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Summary 4th meeting

NEWS BOARD > Past Meeting FIRST

4th FIRST MEETING: TOWARDS THE FUTURE OF
MESENCHIMAL STEM CELLS


This year the historical frame of Collegio Borromeo in Pavia hosted the participants of the 4th FIRST meeting, 122 delegates from 3 European Countries, who had the occasion to debate the most intriguing and recent developments in mesenchymal stem cell with some of the principal experts in the field. Surrounded by the fresco paintings of the main episodes of Saint Charles Borromeo life and warmly welcomed by the rector of the Collegio, the speakers discussed the futuristic aspects of mesenchymal stem cell research. Special attention has been given to the strategies to better exploit mesenchymal stem cell potential against the well-known killers of our era, namely heart diseases and cancer.

A further step in heart disease treatment has been presented by Paolo Madeddu. He showed how a population of CD34+ cells, located around the aorta adventitia with typical pericyte, mesenchymal and stemness markers, and a robust regenerative potential in a mouse model of hind limb ischemia, can be also successfully isolated from saphenous vein leftovers of patients undergoing coronary artery bypass graft surgery and sustained long-term improvements in a mouse model of myocardial infarction.

Carlo Ventura illustrated, in a multidisciplinary context, important chemical and physical strategies to empower mesenchymal stem cell pluripotentiality. Endorphin peptides, hyaluronan esters of butyric and retinoic acids, extremely low frequency magnetic fields (ELF-MF) and RF energy from Wi-Fi technologies are some of the new tools that can be applied in order to enhance the regenerative potential of mesenchymal stem cells, especially towards cardiomyocyte differentiation, as shown by his numerous in vitro and in vivo experiments.

The dark side of mesenchymal stem cells has been explored by Paola Chiarugi who clearly summarized her experiments addressed to explore the role of cancer-associated fibroblasts (CAFs) in epithelial mesenchymal transition (EMT) of prostate carcinoma cells. Interleukine-6, metalloproteases (MMP)-2 and 9, cycloxygenase-2, nuclear factor-?B and hypoxia inducible factor-1 have been identified as the key-players in the reciprocal interplay between prostate carcinoma cells and CAFs.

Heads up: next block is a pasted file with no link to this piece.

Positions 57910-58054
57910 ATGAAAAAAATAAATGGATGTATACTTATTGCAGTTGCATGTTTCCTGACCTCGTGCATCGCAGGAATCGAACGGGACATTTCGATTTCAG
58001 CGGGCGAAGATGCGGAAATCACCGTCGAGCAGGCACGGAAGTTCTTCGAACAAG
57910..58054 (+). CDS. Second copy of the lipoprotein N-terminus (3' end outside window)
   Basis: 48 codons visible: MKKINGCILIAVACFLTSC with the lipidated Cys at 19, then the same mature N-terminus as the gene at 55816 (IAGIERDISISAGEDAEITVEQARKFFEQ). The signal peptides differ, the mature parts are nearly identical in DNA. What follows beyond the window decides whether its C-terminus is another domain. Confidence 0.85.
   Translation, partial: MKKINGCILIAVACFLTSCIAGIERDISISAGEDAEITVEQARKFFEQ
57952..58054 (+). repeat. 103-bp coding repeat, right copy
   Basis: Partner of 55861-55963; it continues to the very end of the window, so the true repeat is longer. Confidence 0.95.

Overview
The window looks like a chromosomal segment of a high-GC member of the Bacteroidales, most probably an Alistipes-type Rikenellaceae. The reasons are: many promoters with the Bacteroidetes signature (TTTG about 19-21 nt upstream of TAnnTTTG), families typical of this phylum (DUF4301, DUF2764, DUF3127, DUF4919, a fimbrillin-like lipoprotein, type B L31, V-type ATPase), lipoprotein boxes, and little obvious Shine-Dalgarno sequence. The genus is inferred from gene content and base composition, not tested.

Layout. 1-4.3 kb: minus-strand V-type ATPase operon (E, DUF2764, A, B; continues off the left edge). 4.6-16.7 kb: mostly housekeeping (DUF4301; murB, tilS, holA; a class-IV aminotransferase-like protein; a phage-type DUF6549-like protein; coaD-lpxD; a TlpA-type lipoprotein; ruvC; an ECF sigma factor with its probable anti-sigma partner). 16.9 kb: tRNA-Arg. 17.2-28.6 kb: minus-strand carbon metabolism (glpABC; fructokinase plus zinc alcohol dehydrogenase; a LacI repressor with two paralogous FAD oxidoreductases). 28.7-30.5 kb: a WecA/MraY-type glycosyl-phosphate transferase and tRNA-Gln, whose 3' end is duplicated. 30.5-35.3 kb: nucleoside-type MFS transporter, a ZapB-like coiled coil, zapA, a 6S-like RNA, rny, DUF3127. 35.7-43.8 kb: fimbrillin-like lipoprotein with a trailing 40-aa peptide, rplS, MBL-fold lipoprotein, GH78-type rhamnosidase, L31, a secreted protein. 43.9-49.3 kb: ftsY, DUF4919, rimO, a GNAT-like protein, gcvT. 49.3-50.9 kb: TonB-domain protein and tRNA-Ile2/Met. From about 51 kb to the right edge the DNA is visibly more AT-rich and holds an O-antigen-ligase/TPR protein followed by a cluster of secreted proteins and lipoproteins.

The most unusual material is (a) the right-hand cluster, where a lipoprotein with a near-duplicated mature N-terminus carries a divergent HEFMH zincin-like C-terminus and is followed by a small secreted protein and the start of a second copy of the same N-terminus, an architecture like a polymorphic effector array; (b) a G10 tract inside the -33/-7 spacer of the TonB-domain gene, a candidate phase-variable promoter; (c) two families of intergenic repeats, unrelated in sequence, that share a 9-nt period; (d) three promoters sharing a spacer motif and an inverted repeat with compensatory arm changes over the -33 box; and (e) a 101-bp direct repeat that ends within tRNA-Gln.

What happens to mesenchymal stem cells and tumor microenvironment when a patient receives chemotherapy? Which is the role of mesenchymal stem cells in establishing and maintaining chemoresistence? Emile Voest gave an important contribution to answer these questions. He showed how, after exposure to commonly used chemotherapeutics such as cisplatin, oxaliplatin and carboplatin, MSC become activated to secrete very specific fatty acids, the so-called platinum induced fatty acids (PIFA), with important in vivo effect on chemoresistance. Inhibitors of the enzymes involved in PIFA synthesis could therefore prevent PIFA-mediated chemoresistance but also enhance the anti-tumor activity of chemotherapy in vivo.

A nano-scale view on the possibility to bioengineer mesenchymal stem cells: the lecture by Jeffrey M. Karp opened a new perspective on the methods to enhance the homing of systematically infused mesenchymal stem cells through cell surface engineering and to orchestrate mesenchymal stem cell-mediated drug delivery with an intracellular depot of phenotype altering agents. Moreover, he showed how cell surface sensors can be used to detect signals within the cellular nano-environment with unprecedented spatial and temporal resolution thus providing a useful tool for monitoring the cell secretome after transplantation.

From the future to the past and back to the future: the lecture from Bruno Péault beautifully summarized the fascinating ancestry of mesenchymal stem cells from the potential of perivascular stem cells through their mechanisms of control in situ and towards clinical application of adipose tissue derived autologous perivascular cells in bone repair.

And then, biomaterials: Nicola Elvassore translated in the mesenchymal stem cell language the word "mechanotransduction" so as the process converting mechanical stimuli into biochemical signals. He showed how microfabrication techniques and substrate engineering allow an accurate control of microenvironmental cues that is crucial in mediating a wide range of mesenchymal stem cell behaviours, including growth, proliferation, differentiation and migration. The role of microtechnologies is not limited to cell culture condition control, but can also improve the possibility to perform successful screening experiments of different conditions in short time and at reduced economical effort.

Still in the nano-scale and in the future with a "braille" system for mesenchymal stem cells: the talk by Nikolaj Gadegaard summarized his innovative experiments on the development of a nano-scale system based on the use of electron beam lithography (EBL), an idea get by the semiconductor industry. In this systems the cells find an environment in which they maintain their multipotentiality for long time or, by introducing a small amount of noise in the system, they differentiate into bone forming cells. The potential impact of this discovery on artificial bone especially for aging population is impressive.

Finally, as in the past editions, the choice of the scientific committee of the best three abstracts for the Young Investigators. Awarding was very difficult! Besides the many excellent researches presented and the six selected for presentation, works from Manuela Mura, Francesca Bianchi and Anne-Laure Gamblin have been prized: many compliments to the winners and see all of you next year!

The meeting was generously supported by Fondazione Cariplo and many Sponsors.



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